Bill Hartzer

Luxury Car Brands Not Taking Full Advantage of Social Media

Porsche had the highest community rating in the Community Index with a score of 5,448, followed by BMW at 3,681 and Audi at 3,612

MH Group Communications and Forum Strategies & Communications have released a new study called “Luxury Auto Brands and their Presence in Social Media” that is a comprehensive analysis of luxury auto brands and their presence within social networks. According to the results of the study, German automakers dominate the luxury auto business category, while Japanese and American brands are largely absent and unimpressive within social media.

The study used the MH Group Communications Community Index and Conversation Index measurement methodologies to determine the size and activity level of communities around specific auto brands across Facebook, Twitter, YouTube, and Flickr.

What’s interesting is that the study shows 9 luxury car brands: These rankings are based on their engagement in social networks:

1. BMW
2. Porsche
3. Audi
4. Mercedes
5. Cadillac
6. Lexus
7. Acura
8. Infiniti
9. Lincoln

MH Group Communications says that “Porsche had the highest community rating in the Community Index with a score of 5,448, followed by BMW at 3,681 and Audi at 3,612. In the Conversation Index measurement, BMW held a sizeable lead over competitors with a conversation rating of 6,164 for the period studied.

However, the study also concluded that the industry has yet to tap the full potential of social media by utilizing an integrated and holistic approach, and are focusing their efforts on YouTube and Facebook rather than the full spectrum of social media platforms where benefits could be gained.”

The study revealed that social media conversations around luxury auto brands focused on four key topics, each of which offer specific challenges/opportunities:

Here are some other interesting facts brought out in the study:
Admiration: The luxury auto sector enjoys a privileged admiration consumers express for most luxury brands. Being part of an “exclusive” club, these owners and fans err on the side of adoration when discussing their vehicles. Challenge: Where is the tipping point, when the club no longer feels so exclusive because of the social media involvement of everyday consumers?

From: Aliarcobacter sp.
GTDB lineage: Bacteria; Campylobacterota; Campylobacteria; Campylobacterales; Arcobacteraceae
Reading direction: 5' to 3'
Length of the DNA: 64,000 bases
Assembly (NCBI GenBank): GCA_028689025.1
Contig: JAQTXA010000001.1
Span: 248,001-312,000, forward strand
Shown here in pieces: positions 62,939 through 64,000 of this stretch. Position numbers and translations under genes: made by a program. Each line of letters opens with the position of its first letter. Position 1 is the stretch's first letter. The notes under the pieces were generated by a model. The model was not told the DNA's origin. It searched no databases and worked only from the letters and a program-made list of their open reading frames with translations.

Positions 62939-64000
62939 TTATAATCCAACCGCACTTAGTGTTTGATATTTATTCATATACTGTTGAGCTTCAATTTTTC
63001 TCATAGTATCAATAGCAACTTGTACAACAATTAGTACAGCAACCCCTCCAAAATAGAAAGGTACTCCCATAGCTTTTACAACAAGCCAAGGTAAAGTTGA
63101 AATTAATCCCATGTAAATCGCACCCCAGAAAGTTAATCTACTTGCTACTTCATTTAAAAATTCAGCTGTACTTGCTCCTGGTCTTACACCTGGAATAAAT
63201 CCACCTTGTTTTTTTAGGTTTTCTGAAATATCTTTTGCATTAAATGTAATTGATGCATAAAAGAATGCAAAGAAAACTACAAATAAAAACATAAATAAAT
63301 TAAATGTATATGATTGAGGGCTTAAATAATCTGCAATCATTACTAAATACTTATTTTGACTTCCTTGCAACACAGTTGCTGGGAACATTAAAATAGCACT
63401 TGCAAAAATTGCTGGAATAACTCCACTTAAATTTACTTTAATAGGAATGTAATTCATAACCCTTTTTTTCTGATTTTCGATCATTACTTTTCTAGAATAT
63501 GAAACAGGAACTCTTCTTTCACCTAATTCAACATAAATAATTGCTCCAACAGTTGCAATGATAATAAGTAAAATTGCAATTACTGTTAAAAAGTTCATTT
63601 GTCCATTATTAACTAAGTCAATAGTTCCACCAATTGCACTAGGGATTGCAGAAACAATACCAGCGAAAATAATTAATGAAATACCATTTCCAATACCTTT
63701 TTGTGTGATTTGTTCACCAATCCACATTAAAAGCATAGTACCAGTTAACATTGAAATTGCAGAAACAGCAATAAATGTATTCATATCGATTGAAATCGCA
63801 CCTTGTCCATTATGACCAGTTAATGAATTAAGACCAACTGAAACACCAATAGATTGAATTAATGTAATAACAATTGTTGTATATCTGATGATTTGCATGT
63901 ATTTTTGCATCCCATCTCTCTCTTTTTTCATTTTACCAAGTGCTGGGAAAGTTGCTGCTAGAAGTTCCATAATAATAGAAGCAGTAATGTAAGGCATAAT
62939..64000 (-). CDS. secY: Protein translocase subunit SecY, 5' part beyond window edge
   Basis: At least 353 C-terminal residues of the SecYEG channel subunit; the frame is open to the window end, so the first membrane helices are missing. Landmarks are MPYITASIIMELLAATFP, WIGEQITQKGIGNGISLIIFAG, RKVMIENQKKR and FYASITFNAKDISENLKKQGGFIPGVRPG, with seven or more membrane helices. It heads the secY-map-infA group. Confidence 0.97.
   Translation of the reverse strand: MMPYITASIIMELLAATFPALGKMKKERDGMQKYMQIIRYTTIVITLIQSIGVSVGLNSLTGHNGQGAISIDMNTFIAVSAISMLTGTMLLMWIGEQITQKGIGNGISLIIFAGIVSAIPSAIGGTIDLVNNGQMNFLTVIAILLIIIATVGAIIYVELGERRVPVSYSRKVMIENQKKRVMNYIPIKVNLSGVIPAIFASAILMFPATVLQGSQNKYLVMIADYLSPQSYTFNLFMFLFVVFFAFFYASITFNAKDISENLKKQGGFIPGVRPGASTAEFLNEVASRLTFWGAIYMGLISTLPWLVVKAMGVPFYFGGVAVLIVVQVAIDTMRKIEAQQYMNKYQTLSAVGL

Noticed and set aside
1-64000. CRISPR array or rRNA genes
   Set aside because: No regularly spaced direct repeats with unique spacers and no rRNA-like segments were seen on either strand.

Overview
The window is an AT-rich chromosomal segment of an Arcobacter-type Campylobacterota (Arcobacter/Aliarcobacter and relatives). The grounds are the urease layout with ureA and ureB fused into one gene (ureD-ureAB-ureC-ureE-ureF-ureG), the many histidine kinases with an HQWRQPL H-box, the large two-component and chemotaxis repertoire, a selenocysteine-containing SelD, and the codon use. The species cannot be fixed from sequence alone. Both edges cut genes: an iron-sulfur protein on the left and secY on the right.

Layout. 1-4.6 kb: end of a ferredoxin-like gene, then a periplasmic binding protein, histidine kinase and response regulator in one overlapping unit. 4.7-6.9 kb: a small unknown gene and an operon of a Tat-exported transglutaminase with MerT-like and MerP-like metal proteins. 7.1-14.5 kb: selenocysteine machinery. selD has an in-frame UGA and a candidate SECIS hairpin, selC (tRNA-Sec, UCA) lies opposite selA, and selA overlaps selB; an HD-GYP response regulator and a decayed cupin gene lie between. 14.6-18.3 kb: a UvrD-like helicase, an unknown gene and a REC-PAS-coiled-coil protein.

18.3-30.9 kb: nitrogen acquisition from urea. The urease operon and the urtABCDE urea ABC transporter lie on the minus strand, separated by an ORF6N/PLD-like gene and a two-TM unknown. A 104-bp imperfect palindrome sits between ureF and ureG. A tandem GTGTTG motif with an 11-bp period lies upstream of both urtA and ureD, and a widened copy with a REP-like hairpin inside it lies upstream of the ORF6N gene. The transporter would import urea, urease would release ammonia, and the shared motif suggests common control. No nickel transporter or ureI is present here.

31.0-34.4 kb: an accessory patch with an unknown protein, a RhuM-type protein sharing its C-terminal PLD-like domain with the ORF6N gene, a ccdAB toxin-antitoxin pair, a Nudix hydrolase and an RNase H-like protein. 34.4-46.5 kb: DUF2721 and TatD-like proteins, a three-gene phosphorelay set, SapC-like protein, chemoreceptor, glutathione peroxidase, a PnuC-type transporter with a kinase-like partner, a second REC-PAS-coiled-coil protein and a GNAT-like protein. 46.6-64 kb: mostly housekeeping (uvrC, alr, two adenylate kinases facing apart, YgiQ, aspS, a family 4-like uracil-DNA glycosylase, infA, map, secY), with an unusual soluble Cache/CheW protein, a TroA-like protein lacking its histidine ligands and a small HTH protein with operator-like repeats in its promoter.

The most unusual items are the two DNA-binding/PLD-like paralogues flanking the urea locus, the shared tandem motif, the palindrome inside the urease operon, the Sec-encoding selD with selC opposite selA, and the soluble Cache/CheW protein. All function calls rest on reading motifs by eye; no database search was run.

Sales and Deals: The auto industry’s huge investments into e-commerce and the dealer-based, decentralized sales network make deal talk the dominant topic of social media conversation. Challenge: Brand management in this environment is a challenge, given that the community drives the conversation, rather than the brand, in contrast to pre-social media days, when sales messaging was focused around brand web sites.

Questions about Features, Service, Availability: Social media are a powerful tool for brands to monitor questions about their vehicles and address them directly and immediately. Opportunity: This should be viewed as an opportunity to extend a brand’s customer service commitment, rather than just treat social media as a marketing tool.

News and Vehicle Announcements: There is a virtuous cycle of amplification among these brands, auto bloggers and social media networks, in which news is shared by the brands with influential bloggers, reposted or tweeted within social networks by readers of those blogs, and further echoed within smaller SM groups. Opportunity: Links to blog posts, rather than traditional media, are shared most often by consumers.

MH Group Communications and Forum Strategies & Communications partnered to perform this study because of their shared extensive experience and interest in the auto industry and social media. The top-selling luxury auto brands and luxury brands owned by major global automakers, including Acura, Audi, BMW, Cadillac, Infiniti, Lincoln, Lexus, Mercedes and Porsche were studied to assess their level of involvement and success in using social media. Researchers examined social media activity during August 2009 by the brands, as well as activity about the brands initiated by consumers, dealers or others.

Update: Links in this post have been removed, as they weren’t working at last check. November 16, 2014.

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